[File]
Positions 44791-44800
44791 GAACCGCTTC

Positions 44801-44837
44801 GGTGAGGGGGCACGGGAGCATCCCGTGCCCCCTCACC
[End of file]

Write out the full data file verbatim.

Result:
Positions 44791-44800
44791 GAACCGCTTC

Positions 44801-44837
44801 GGTGAGGGGGCACGGGAGCATCCCGTGCCCCCTCACC